I have designed this method to have every tune accompanied by a complimentary duet piece. Combining the tune and duet will take the student to the next level quickly with their accurate playing and knowledge.

The following are some suggestions as to how the DUETS may be applied...


    One Piano? Play the duet portion up higher on the piano.

    Two Pianos? Take turns playing each part. On electric pianos try playing each part with two different sounds (BASSOON OR STRINGS ARE ALWAYS EFFECTIVE). Find a variety of musical instrument combinations.

    CLASSROOM? This method of piano instruction can be used very effectively in group settings. Divide the class into two groups. It is best to view each person alone to know they know their part and are applying themselves properly, understanding everything they are playing. When more than two pianos play the part it can add a powerful dimension, however it allows room for those not sure of themselves to hide amidst the sound. Try dividing the class allowing those not so advanced to play the LEFT HAND LETTERS only while the others play the melody.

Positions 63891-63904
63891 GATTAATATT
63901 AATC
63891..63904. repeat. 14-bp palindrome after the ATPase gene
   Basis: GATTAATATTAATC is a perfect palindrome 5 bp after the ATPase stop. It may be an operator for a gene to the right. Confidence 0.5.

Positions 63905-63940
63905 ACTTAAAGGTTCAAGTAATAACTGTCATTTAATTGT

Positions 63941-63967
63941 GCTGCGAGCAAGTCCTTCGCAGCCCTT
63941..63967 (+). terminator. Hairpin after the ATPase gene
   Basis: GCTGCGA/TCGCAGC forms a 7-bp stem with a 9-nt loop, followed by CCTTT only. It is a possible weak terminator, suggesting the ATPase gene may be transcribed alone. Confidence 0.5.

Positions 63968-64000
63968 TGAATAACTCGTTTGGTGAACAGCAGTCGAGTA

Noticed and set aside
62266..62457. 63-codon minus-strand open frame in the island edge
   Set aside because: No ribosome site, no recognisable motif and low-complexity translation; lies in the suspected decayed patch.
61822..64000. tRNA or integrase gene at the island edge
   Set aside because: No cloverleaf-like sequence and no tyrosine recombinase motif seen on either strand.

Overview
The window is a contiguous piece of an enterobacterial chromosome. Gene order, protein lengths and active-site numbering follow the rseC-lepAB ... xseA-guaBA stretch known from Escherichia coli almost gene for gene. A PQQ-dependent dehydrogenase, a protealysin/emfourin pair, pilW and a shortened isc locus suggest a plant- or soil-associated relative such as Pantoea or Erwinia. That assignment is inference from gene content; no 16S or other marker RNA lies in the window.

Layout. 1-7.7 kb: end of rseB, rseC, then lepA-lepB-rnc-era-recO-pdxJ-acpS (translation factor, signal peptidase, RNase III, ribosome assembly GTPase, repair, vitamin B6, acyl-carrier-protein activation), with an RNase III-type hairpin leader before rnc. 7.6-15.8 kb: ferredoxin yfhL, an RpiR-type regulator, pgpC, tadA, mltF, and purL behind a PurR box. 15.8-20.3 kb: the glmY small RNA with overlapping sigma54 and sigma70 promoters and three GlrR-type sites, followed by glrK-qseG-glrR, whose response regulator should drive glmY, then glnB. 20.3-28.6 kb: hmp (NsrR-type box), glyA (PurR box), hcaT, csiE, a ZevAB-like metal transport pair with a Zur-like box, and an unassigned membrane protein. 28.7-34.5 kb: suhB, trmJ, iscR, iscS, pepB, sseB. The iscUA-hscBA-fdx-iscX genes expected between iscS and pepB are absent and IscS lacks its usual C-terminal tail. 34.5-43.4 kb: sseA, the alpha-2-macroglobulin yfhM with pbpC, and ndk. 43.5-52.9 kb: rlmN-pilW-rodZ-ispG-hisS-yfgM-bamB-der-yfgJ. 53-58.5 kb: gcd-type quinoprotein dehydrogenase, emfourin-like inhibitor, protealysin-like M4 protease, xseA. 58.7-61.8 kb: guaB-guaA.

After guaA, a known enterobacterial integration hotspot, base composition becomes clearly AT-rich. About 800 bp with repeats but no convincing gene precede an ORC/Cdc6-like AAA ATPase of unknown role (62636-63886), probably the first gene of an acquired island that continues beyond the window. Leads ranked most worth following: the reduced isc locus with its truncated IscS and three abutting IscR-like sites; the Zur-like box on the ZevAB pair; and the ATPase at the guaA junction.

KEYBOARD THAT RECORDS? Record the main part with the sound of your choice into the keyboard. Play it back and play along using the DUET part with another sound on your keyboard. The different sounds will add another dimension to your final piece.

    CASSETTE RECORDER? A creative way for those seeking a partner for duet playing is to record yourself on a cassette recorder. Be sure to count out loud for 4 beats - 1 2 3 4 before you start playing. Then you play back the cassette and play along with the DUET part. Surely a way to make practicing interesting and fun!

    FRIENDS PLAY OTHER INSTRUMENTS? If you have a friend that plays violin, guitar, or flute you can now play together using our DUETS. These will better prepare you and your partner for more advanced material. You will quickly learn to listen to each other as you play, and to respect each others ability.

    REMEMBER!!! Using a metronome or counting out loud... OR BOTH is essential for effective ensemble playing.